( / ( - ( - ( - white_edges black_one_from_edge ) ( - white_near_corners black_near_corners )) ( / ( * black black_one_from_edge ) ( / white_corners black_one_from_edge ))) white )

6%

9

( + white ( / white_near_corners black_near_corners ))

56%

10

( + ( + black_edges white_one_from_edge ) black_one_from_edge )

96%

Player Color

Player Name

White

Edgar

Black

Dolemite

 Run Number Resulting Player Score W-B 1 ( +  ( -   black_near_corners  ( *   black   white_near_corners ))  black_corners ) 27 37 2 ( *  ( /   num_white_moves   white_edges ) ( /  ( +   num_black_moves   black )  black_near_corners )) 42 22 3 ( /  ( /  ( +   black   white_edges )  num_black_moves )  white_edges ) 37 27 4 ( *  ( -   black_near_corners   black_edges ) ( -   white_edges   white_corners )) 42 22 5 ( /  ( -   black_edges   black )  white_edges ) 30 0 6 ( /   black   white_edges ) 61 3 7 ( *  ( +  ( +  ( *   black_corners   black_edges ) ( /   num_black_moves   white )) ( /  ( -   num_white_moves   num_black_moves ) ( /   num_white_moves   num_white_moves ))) ( *  ( *  ( *   white_corners   white_edges ) ( -   black   num_black_moves )) ( -  ( +   white   white_edges ) ( /   num_black_moves   black_edges )))) 42 22 8 ( +   white   black_edges ) 56 8 9 ( /  ( /  ( -   black   white_edges ) ( *   num_white_moves   black_corners )) ( +  ( *   white_edges   num_white_moves ) ( /   num_white_moves   num_black_moves ))) 45 19 10 ( *  ( *   num_black_moves  ( -  ( -  ( /   white_corners   white_edges ) ( /   num_black_moves   black )) ( /   black_corners   num_black_moves )))  num_white_moves ) 42 22

Player Color

Player Name

White

RandomPlayer

Black

Dolemite

 Run Number Resulting Player Percentage of Wins 1 ( +  ( -   black_near_corners  ( *   black   white_near_corners ))  black_corners ) 90% 2 ( *  ( /   num_white_moves   white_edges ) ( /  ( +   num_black_moves   black )  black_near_corners )) 96% 3 ( /  ( /  ( +   black   white_edges )  num_black_moves )  white_edges ) 96% 4 ( *  ( -   black_near_corners   black_edges ) ( -   white_edges   white_corners )) 94% 5 ( /  ( -   black_edges   black )  white_edges ) 96% 6 ( /   black   white_edges ) 96% 7 ( *  ( +  ( +  ( *   black_corners   black_edges ) ( /   num_black_moves   white )) ( /  ( -   num_white_moves   num_black_moves ) ( /   num_white_moves   num_white_moves ))) ( *  ( *  ( *   white_corners   white_edges ) ( -   black   num_black_moves )) ( -  ( +   white   white_edges ) ( /   num_black_moves   black_edges )))) 98% 8 ( +   white   black_edges ) 88% 9 ( /  ( /  ( -   black   white_edges ) ( *   num_white_moves   black_corners )) ( +  ( *   white_edges   num_white_moves ) ( /   num_white_moves   num_black_moves ))) 96% 10 ( *  ( *   num_black_moves  ( -  ( -  ( /   white_corners   white_edges ) ( /   num_black_moves   black )) ( /   black_corners   num_black_moves )))  num_white_moves ) 88%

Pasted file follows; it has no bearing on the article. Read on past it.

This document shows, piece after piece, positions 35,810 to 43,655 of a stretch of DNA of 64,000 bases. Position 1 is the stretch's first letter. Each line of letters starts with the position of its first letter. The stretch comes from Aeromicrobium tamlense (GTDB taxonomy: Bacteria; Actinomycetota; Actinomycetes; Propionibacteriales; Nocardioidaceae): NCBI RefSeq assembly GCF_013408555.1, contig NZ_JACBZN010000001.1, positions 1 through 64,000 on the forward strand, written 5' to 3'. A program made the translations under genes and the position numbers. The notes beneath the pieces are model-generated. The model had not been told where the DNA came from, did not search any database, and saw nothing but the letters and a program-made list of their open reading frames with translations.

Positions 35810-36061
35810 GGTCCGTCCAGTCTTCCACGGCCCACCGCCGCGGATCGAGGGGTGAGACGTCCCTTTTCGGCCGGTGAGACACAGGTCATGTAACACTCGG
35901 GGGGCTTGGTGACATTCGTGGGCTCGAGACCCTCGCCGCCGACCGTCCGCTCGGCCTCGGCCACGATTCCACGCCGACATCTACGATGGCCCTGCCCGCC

Primitive:   Number of Flips

Player Color

Player Name

White

Edgar

Black

Flip Wilson

 Run Number Resulting Player Score 1 ( *  flips  white_corners ) 16 48 2 ( *  ( +  ( -   black_edges  flips)  white_near_corners ) ( -   white   white_near_corners )) 42 22 3 ( *  flips  white_corners ) Repeat Tree 4 ( *   white_corners  flips) Repeat Tree 5 ( *   black  ( *   white_corners  ( *  flips  white ))) 16 48 6 (+  ( *   white_corners  flips) ( -   black_near_corners   white_corners )) 54 10 7 ( *   white_corners  flips) Repeat Tree 8 ( -  ( +   10   black_edges ) flips) 48 16 9 ( *  flips  white_corners ) Repeat Tree 10 ( /  ( +  ( +   white_near_corners   white ) ( +   white_edges   black_corners )) ( +   white_near_ corners  ( *   black_edges   black ))) 38 26

Player Color

Player Name

White

Random Player

Black

Flip Wilson

 Run Number Resulting Player Win Percentage 1 ( *  flips  white_corners ) 92% 2 ( *  ( +  ( -   black_edges  flips)  white_near_corners ) ( -   white   white_near_corners )) 94% 3 ( *  flips  white_corners ) Repeat Tree 4 ( *   white_corners  flips) Repeat Tree 5 ( *   black  ( *   white_corners  ( *  flips  white ))) 90% 6 (+  ( *   white_corners  flips) ( -   black_near_corners   white_corners )) 96% 7 ( *   white_corners  flips) Repeat Tree 8 ( -  ( +   10   black_edges ) flips) 98% 9 ( *  flips  white_corners ) Repeat Tree 10 ( /  ( +  ( +   white_near_corners   white ) ( +   white_edges   black_corners )) ( +   white_near_ corners  ( *   black_edges   black ))) 80%